Practice: writing workshop to solidify best practices
In order to combine theory with practice, teachers can carry out workshops to support learning in an educational way:
> “You can guide students through rewriting exercises to teach them how to paraphrase a small portion of text, to convey an idea in their own words, without forgetting to cite the document being referenced. This type of exercise allows students to search for synonyms, change sentence structures, play with words, and has the added benefit of showing that they understand the author’s meaning.”
> “Last but not least, students will need to learn how to write bibliographic references for the documents they have consulted, whether they be books, periodical articles or websites, both systematically and while respecting standards in use.”
Source: Savoirs CDI website of the Canopée Network, in the article “How to combat plagiarism at school” by Dora Dussurgey
> Citation methods are too rarely taught. However, to respect copyrights, it is crucial to know how to cite properly. Teachers are encouraged to lead a citations workshop where the 4 most commonly used citation standards are explored and applied.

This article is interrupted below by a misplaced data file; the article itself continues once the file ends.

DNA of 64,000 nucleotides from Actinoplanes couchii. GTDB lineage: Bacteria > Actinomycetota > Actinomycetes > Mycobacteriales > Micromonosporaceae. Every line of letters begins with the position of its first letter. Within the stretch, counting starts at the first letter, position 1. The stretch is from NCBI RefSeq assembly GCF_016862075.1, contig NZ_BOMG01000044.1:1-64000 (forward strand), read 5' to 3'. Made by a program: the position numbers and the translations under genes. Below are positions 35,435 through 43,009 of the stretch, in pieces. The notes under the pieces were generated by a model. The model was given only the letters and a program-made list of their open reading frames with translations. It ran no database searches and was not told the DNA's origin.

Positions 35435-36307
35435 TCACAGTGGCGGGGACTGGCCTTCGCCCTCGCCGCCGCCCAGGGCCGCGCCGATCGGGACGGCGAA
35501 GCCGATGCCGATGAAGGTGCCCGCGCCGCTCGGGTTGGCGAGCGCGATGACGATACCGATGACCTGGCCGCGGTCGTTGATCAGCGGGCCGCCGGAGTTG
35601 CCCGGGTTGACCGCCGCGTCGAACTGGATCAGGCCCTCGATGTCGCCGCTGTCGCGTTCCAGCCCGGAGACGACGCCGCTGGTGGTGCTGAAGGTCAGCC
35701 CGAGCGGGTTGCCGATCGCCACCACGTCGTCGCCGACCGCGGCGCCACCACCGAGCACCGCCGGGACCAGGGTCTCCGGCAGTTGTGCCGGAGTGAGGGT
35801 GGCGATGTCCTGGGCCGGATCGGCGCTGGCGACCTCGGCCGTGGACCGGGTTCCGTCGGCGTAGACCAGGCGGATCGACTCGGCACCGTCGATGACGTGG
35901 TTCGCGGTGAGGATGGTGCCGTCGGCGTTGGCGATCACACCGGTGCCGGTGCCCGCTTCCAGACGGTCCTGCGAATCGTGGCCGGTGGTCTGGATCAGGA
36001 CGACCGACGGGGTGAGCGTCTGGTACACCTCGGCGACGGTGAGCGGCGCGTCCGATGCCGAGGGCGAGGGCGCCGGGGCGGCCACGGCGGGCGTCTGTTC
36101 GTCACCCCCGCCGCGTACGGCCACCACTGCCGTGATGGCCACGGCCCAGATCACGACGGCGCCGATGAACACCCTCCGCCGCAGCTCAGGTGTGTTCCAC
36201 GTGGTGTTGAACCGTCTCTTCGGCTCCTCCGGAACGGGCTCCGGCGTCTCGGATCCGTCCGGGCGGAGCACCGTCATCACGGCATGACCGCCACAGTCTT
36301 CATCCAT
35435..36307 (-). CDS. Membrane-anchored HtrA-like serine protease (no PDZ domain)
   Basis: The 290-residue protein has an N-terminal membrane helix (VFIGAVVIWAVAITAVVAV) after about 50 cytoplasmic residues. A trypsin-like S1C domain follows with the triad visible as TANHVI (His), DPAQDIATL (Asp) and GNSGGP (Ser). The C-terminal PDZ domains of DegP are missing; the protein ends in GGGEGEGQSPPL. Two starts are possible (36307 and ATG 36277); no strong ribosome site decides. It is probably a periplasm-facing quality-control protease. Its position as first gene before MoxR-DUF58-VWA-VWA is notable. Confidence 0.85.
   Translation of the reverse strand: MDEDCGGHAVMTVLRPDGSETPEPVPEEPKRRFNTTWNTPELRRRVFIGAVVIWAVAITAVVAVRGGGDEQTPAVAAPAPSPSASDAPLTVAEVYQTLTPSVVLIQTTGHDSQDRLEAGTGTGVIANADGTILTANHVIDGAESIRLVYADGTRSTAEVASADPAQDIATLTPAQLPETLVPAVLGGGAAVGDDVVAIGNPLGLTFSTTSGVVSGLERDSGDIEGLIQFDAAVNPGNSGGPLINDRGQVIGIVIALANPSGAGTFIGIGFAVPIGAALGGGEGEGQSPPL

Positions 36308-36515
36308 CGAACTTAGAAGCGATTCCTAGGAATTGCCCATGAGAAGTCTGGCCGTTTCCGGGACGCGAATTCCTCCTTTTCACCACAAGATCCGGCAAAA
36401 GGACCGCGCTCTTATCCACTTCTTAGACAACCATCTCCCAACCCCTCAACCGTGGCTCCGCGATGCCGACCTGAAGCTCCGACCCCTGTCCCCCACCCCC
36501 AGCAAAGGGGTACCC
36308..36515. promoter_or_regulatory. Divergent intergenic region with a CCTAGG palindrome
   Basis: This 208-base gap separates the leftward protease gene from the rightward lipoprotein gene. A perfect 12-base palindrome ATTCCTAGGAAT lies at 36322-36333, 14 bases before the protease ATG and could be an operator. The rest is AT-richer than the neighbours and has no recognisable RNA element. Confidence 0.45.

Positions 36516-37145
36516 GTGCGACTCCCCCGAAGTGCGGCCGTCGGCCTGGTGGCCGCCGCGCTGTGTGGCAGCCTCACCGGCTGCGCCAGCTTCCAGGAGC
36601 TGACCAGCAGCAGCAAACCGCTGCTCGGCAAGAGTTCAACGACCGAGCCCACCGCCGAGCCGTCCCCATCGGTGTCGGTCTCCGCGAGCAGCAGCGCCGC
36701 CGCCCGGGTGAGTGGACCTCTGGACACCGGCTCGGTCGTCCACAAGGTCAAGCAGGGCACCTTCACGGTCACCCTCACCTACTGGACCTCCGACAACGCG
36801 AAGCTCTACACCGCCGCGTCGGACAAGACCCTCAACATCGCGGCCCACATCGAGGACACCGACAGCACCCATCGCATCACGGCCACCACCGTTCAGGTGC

Pedagogy at the heart of plagiarism awareness
The student is a data consumer and can be overwhelmed by the amount of information found. Training can allow students to become responsible users of data. They will know the causes and consequences of non-compliance with copyrights. The workshops allow them to master the best practices for documentary research and writing: paraphrase, bibliography, citation standards… Pedagogy is established at the same time as an atmosphere of trust between the teacher and the student. Here are some final tips to reinforce the process.
> To begin with, when instructions are clear, the risk of infringement decreases. In the assignment prompt, the teacher can remind students that plagiarism is not allowed for the requested assignment. With the guidelines clearly established, the student has been warned. The teacher can also request a complete bibliography with verified sources.